When browsing products on a supermarket shelf, one is unlikely to give excessive scrutiny to the tweaked logo placement on one’s favourite brand of tea.
Nor would the box’s slightly different shape, or a font more perpendicular than the week before, cause much alarm. One would notice however, if say, the base colour of the packaging, or a time-hallowed logo, had changed overtly, beyond usual association.
Brand design, to the inexpert eye, may seem the simple case of making things appealing; of creating products that stand out among innumerable competitors in a world of superfluous consumer choice. And to an extent it is.
But to a larger extent, as I found out chatting with Vicky Bullen, chief executive at branding stalwart Coley Porter Bell, there is serious neuroscience underpinning every millimetre of every box, logo and font her team develops.
Purchased by WPP some 30 years ago – its first branding agency – and aligned to Ogilvy for the last 12, Coley Porter Bell overlooks the Thames from the Sea Containers. Sat there, Bullen says that, today, designers understand far more about how people make decisions.
“We’ve always kind of known that people make decisions intuitively. But actually we now understand that decisions are made primarily – and you’ll know all about this – in the System 1 part of the brain.”
Flattered by her assumption that I should know a sliver about the dichotomy of cognitive biases, I ask Bullen to elaborate. She mentions Daniel Kahneman, the Nobel prize winning psychologist and behavioural economist. He coined the terms System 1 and System 2 in his 2011 book Thinking, Fast and Slow.
“Essentially we’ve got two parts to our brain. You’ve got the sort of reptilian part of your brain, the bit which controls all of your bodily functions in terms of breathing, for example. The bit that keeps you alive without you even knowing. The System 2 part of the brain is the heavy lifting, conscious thinking, learning part of the brain.”
Bullen gives the example of learning to drive. She says that when one is learning, one has to really think about the process – in System 2. But then actually, after a while, when the habit is formed, one barely remembers driving from A to B. “So you learn in System 2, and you encode all of that in System 1.”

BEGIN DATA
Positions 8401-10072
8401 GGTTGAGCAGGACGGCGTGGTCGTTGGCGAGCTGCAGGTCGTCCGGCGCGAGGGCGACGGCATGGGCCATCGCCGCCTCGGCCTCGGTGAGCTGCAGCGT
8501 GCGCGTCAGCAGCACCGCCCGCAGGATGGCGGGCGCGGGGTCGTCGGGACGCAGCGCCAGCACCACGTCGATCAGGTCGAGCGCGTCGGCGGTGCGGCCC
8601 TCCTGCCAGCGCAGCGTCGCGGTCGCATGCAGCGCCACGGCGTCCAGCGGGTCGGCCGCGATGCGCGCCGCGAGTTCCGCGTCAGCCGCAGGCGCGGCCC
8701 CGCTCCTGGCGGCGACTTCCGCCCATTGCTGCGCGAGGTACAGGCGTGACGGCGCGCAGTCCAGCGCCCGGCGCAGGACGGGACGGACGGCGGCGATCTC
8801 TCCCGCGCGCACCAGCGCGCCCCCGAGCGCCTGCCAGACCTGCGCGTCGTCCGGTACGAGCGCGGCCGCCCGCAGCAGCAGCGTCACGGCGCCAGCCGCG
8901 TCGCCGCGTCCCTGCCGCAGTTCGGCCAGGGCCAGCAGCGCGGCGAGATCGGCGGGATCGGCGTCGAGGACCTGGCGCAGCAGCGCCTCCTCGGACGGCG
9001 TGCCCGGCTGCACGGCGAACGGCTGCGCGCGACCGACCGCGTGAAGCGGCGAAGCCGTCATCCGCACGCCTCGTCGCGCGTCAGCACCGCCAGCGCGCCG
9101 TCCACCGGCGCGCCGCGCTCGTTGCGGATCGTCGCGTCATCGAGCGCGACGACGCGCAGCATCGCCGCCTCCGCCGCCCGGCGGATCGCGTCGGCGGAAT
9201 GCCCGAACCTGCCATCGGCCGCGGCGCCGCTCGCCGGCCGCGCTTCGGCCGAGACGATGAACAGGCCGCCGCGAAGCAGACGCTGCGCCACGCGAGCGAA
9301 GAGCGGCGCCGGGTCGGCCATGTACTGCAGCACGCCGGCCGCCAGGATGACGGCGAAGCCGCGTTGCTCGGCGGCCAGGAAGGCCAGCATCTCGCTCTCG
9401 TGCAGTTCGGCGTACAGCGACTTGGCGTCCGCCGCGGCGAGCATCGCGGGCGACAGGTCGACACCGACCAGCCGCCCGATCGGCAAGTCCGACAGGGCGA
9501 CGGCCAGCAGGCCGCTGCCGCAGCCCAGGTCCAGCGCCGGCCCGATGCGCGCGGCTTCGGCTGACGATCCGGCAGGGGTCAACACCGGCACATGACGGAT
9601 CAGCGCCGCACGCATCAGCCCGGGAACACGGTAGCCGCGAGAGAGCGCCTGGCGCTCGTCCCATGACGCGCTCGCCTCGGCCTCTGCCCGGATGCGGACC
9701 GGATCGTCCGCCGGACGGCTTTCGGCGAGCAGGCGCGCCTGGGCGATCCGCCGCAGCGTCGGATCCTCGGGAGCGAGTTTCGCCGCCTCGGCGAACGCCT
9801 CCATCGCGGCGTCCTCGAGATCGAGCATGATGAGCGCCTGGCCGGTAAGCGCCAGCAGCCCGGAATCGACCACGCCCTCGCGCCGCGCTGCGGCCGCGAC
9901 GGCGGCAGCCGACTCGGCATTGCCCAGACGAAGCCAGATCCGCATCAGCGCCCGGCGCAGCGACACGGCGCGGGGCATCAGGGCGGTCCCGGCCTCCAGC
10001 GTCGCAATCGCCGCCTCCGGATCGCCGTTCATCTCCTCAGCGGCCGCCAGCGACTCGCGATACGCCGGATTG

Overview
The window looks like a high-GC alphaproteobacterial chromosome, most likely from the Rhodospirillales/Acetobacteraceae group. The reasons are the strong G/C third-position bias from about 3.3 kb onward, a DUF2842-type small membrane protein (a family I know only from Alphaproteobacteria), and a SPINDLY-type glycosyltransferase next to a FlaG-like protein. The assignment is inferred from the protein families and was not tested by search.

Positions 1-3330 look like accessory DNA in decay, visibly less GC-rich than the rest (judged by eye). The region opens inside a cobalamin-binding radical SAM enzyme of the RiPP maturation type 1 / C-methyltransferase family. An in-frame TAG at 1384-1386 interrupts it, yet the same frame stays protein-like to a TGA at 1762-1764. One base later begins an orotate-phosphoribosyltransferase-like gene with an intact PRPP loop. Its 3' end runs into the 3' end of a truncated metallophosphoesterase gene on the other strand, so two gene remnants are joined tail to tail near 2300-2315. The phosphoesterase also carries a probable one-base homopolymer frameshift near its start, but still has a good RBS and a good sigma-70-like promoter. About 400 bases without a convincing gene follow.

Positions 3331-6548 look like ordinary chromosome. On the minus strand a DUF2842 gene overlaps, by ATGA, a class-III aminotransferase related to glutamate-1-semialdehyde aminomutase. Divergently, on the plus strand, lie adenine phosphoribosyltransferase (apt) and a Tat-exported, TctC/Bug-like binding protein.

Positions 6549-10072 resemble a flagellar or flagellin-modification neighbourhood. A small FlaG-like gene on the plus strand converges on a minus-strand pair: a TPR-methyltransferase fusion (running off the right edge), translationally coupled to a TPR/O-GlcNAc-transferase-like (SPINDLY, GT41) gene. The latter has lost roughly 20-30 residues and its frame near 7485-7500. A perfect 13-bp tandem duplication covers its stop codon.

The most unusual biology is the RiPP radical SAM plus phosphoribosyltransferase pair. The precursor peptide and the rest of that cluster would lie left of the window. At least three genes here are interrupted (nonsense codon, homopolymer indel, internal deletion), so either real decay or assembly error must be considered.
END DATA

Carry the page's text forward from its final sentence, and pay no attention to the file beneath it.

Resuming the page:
By now you’re perhaps wondering how this relates to branding and design. Bullen tells me how her team at Coley Porter Bell spend their lives helping clients to define their brands, and bringing them to life visually. Sometimes that’s about creating new brands, sometimes that’s about breathing new life into dusty old brands – sometimes it’s just about a brand repositioning, a change in strategy.
“When you do things over and over again, like seeing a piece of packaging that’s been around for a long time, you create pathways in the brain – shortcuts. And what we’ve got to do as designers is be responsible for those shortcuts.”
The firm has completed incalculable rebrands in its 40 years, including those that are part of the fabric of British society – heritage brands such as OXO. The very distinctive lettering O-X-O, for example – familiar for over 100 years – is an immediate shortcut.
“So what we think about is: what are those really distinctive assets that have created those pathways – the things about the brand that are embedded into System 1? So that actually, what we want is for people to recognise that brand, and not to have to even think about picking it up.”
Bullen says that some 90 per cent of the information that influences the System 1 brain is visual – it’s the most powerful decision-making part of your brain. And that applies as much to making a snap judgement about a person, to choosing to purchase something in the supermarket.
“We think brands need to bake into System 1 right from the start – but that’s not just about the way they look. If you think about strategy, and the way that’s conducted, it’s in a very System 2 way: heavy thinking, reading research reports, putting in ground models. And you need that, but you also need a bit of System 1 flair.”
When they plan a strategy, Bullen’s team uses visuals as much as words. “Because by working with visuals, we automatically engage with our System 1 brain. And that means you get a little bit of magic coming through with the strategy.”
A good example of this is the Nescafe Azera branding. You know the one: orange lid, silver tin, espresso-style instant coffee. Nescafe approached the firm with a product devoid of identity, with the challenge of creating one.
“We could have targeted the classic instant coffee drinker, and persuaded them to trade up to a more premium, better tasting coffee. Our other potential target was a new generation of out of home coffee drinkers – the Starbucks generation.”
Picking the latter group, the neuroscience behind the aesthetic becomes clear. In terms of System 2 cues, the pot says Nescafe on it; it uses orange and brown, colours that are associated with coffee. Its name, Azera, signifies the quality of the beans, and where they come from. System 1 cues – the shiny tin, the lettering, the badge – are reminiscent of classic Italian coffee machines with enamel badges.
“With that combination of System 1 and System 2, you can launch something that’s already familiar”.
Elliott Haworth is business features writer at City A.M.